Simon Augustus analyses the ongoing financial problems of the Kurdistan Region and investigates the implications it will have for the oi and gas workforce.
The KRI (Kurdistan Region of Iraq) was called a miracle by many just two years ago. While Iraq tried desperately to tread water and keep itself above the crashing waves of low oil prices, losing large swathes of land to Islamic State, and sectarian fallouts. Even in the early 2000s, in the midst of sectarian conflict in Iraq, the Kurdistan Region was able to sustain 10% growth rates, defying international expectations.
As Iraq struggled with the myriad of obstacles related to building a state, Iraqi Kurdistan seemed to be an Island of Stability. The regional government was able to implement policy changes that created short-term gains for the Kurdistani economy, leading to growth rates that surprised the world and helped attract investment from developed economies.
Now, however, the good times have come to an end. The Kurdistan Region is buckling: in 2014 Baghdad froze the Region’s share of the national budget, the 70% drop in the price of oil, fighting a drawn out and costly war against Islamic State, and Turkish incursions into the Region (usually resulting in the death of innocent Kurds), is all taking its toll now. The cracks are showing – some 60% of the population depend on the public payroll. With so many dependent on the government for jobs, the government has failed to provide for a more innovative and vibrant private sector. Many prefer to work for the public sector, due to the relative job security.
This has also had a significant impact on skills building for the oil and gas industry in the Kurdistan Region. With the government keen to foster apparent security through expanding the public sector, there is a dearth of needed people and skills for the Region’s most important industry. Oil companies have done a lot to facilitate skills building, but with the lack of people willing to take up jobs in any area of the private sector – let alone in a demanding area like as oil and gas – the industry has remained dependent on expat workers.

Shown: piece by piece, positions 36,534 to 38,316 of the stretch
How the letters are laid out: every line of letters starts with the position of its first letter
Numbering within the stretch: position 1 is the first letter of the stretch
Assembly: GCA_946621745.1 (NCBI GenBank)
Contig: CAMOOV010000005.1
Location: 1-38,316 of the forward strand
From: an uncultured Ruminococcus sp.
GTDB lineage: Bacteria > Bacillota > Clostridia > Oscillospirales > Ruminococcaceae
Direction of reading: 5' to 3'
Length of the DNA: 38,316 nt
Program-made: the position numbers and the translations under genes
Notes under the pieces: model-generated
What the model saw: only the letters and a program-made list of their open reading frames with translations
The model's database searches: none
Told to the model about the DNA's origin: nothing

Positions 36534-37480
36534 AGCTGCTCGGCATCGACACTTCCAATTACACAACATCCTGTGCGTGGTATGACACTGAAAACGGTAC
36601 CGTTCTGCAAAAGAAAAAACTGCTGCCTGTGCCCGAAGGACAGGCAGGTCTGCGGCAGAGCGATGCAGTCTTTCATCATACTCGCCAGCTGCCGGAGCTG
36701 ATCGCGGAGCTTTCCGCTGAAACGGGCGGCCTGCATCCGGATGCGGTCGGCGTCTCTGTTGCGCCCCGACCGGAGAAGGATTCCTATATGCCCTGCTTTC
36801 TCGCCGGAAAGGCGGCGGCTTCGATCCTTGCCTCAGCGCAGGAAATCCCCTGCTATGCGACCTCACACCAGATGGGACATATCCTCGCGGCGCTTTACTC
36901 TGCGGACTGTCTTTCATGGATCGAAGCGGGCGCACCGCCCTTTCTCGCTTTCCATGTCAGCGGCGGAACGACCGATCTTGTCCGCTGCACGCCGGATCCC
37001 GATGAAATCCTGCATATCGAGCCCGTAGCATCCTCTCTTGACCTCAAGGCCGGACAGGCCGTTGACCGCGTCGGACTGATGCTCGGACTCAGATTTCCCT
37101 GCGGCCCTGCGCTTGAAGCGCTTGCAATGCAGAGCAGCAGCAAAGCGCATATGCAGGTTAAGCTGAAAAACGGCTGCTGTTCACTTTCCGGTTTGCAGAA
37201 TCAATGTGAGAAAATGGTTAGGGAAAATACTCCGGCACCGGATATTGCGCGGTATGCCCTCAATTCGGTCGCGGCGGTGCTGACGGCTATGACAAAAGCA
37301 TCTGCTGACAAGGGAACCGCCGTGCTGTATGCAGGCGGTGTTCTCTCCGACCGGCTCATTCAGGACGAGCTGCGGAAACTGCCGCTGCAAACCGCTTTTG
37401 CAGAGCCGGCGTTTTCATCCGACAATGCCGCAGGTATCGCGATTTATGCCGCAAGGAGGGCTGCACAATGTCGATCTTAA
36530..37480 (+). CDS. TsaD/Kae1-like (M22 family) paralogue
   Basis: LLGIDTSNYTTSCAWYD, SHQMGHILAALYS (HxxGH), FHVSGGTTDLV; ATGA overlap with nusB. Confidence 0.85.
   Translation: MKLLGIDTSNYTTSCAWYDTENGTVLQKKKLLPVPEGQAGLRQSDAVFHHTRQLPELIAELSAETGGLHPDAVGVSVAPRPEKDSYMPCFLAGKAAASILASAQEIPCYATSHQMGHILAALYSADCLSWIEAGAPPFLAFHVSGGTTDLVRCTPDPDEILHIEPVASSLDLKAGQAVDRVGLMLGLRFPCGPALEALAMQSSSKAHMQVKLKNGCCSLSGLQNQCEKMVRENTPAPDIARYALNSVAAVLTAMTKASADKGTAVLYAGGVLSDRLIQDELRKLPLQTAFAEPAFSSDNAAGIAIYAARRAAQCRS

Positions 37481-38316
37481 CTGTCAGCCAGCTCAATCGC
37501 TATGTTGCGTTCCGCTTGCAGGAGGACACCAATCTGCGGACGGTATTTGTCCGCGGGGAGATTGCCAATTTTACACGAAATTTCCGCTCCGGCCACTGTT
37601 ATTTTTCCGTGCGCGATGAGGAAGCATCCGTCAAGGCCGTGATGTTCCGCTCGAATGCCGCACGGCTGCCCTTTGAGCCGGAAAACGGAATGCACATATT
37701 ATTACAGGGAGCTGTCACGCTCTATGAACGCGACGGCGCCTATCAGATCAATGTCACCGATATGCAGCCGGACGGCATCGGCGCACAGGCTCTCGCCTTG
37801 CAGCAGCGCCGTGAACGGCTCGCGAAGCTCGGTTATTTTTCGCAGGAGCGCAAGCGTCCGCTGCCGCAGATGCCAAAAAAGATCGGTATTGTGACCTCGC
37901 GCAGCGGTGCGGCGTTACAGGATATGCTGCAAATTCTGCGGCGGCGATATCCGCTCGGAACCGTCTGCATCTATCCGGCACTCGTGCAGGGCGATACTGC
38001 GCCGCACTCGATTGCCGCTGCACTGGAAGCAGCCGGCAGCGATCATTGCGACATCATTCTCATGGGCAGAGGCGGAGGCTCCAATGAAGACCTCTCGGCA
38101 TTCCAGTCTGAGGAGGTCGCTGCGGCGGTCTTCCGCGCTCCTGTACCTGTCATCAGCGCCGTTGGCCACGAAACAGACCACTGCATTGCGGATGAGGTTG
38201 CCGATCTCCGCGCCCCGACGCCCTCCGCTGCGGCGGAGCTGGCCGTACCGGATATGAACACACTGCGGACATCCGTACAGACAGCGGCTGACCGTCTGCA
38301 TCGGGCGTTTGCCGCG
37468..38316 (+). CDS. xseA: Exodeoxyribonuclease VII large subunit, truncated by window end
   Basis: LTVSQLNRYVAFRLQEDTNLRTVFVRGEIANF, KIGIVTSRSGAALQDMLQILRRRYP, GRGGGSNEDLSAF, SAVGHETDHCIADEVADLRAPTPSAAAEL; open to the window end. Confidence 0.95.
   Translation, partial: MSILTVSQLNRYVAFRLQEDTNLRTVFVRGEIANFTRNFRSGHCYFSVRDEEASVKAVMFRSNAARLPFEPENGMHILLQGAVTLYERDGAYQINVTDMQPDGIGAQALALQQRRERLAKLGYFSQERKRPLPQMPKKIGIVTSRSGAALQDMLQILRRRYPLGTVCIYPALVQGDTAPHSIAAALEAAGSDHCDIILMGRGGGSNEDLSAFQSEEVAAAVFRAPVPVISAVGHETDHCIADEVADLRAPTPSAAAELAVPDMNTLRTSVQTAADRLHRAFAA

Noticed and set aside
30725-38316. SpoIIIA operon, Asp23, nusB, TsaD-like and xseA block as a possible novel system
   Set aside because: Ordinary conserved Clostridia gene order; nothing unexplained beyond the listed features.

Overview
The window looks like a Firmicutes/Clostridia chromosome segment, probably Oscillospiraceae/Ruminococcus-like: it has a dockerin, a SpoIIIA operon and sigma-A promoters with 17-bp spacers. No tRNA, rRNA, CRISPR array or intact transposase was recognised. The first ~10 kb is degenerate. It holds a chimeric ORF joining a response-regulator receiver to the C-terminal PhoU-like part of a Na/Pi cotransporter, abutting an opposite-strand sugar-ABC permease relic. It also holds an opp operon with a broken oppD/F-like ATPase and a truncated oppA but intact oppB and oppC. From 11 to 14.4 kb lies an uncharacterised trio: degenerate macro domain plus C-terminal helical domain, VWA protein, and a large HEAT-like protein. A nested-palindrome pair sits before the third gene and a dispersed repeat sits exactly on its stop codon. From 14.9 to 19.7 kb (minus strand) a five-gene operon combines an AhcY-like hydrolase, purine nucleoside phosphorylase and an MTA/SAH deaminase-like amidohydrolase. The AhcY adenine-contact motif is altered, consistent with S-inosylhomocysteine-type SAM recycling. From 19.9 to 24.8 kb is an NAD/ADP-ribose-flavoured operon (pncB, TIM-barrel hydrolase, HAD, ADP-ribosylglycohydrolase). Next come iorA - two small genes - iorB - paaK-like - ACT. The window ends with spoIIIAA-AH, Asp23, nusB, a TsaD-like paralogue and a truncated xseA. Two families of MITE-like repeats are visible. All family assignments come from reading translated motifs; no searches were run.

The public sector – mainly due to the low oil prices – has had to slash wages. the KRG announced in January that it would cut high wages by 75% and lower ones by 15%. Meanwhile official estimates report that the poverty rate has risen to 12%, up from 3% three years ago. A 30% increase in the population brought about by Syrian refugees and internally displaced Iraqis has also caused problems, including an unmanageable increase in demand for water and electricity.
The questions faced by the Kurdistan are not small. But more must be done to secure the future. The Kurdistan Region of Iraq is more than just a semi-autonomous state. It represents a the possibility of self-governance for the world’s largest population of people who remain stateless. The Kurds have shown in the past that – even amid the worst situations – they can grow, prosper and bring stability to a region characterised by instability. The Kurds must now find a way forward.